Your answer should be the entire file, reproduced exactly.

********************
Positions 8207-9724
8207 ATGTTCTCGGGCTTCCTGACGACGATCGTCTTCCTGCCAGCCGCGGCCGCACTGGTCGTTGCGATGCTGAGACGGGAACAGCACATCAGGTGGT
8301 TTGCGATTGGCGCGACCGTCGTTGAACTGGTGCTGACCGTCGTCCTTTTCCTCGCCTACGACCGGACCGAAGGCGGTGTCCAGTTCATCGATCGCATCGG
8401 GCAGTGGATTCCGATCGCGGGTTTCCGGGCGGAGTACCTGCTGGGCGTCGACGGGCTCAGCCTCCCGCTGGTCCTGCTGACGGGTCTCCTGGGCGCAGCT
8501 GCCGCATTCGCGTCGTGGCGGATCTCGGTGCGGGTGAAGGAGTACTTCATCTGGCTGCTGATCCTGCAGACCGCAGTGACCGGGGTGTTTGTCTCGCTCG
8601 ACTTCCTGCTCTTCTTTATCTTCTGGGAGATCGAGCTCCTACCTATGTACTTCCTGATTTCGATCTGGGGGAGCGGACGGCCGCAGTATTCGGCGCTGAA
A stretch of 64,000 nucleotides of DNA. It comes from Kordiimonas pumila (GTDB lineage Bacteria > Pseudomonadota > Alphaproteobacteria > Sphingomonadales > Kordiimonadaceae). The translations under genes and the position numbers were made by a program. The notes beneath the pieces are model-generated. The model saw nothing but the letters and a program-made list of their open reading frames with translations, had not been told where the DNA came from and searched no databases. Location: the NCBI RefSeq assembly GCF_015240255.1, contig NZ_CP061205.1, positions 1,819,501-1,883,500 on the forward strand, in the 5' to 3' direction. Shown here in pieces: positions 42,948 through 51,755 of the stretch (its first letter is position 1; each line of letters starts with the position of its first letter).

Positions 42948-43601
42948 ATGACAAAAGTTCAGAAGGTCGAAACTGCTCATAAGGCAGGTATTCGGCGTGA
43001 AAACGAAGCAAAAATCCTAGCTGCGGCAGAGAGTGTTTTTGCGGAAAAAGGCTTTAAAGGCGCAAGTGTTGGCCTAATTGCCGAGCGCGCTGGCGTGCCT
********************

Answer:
Positions 8207-9724
8207 ATGTTCTCGGGCTTCCTGACGACGATCGTCTTCCTGCCAGCCGCGGCCGCACTGGTCGTTGCGATGCTGAGACGGGAACAGCACATCAGGTGGT
8301 TTGCGATTGGCGCGACCGTCGTTGAACTGGTGCTGACCGTCGTCCTTTTCCTCGCCTACGACCGGACCGAAGGCGGTGTCCAGTTCATCGATCGCATCGG
8401 GCAGTGGATTCCGATCGCGGGTTTCCGGGCGGAGTACCTGCTGGGCGTCGACGGGCTCAGCCTCCCGCTGGTCCTGCTGACGGGTCTCCTGGGCGCAGCT
8501 GCCGCATTCGCGTCGTGGCGGATCTCGGTGCGGGTGAAGGAGTACTTCATCTGGCTGCTGATCCTGCAGACCGCAGTGACCGGGGTGTTTGTCTCGCTCG
8601 ACTTCCTGCTCTTCTTTATCTTCTGGGAGATCGAGCTCCTACCTATGTACTTCCTGATTTCGATCTGGGGGAGCGGACGGCCGCAGTATTCGGCGCTGAA
A stretch of 64,000 nucleotides of DNA. It comes from Kordiimonas pumila (GTDB lineage Bacteria > Pseudomonadota > Alphaproteobacteria > Sphingomonadales > Kordiimonadaceae). The translations under genes and the position numbers were made by a program. The notes beneath the pieces are model-generated. The model saw nothing but the letters and a program-made list of their open reading frames with translations, had not been told where the DNA came from and searched no databases. Location: the NCBI RefSeq assembly GCF_015240255.1, contig NZ_CP061205.1, positions 1,819,501-1,883,500 on the forward strand, in the 5' to 3' direction. Shown here in pieces: positions 42,948 through 51,755 of the stretch (its first letter is position 1; each line of letters starts with the position of its first letter).

Positions 42948-43601
42948 ATGACAAAAGTTCAGAAGGTCGAAACTGCTCATAAGGCAGGTATTCGGCGTGA
43001 AAACGAAGCAAAAATCCTAGCTGCGGCAGAGAGTGTTTTTGCGGAAAAAGGCTTTAAAGGCGCAAGTGTTGGCCTAATTGCCGAGCGCGCTGGCGTGCCT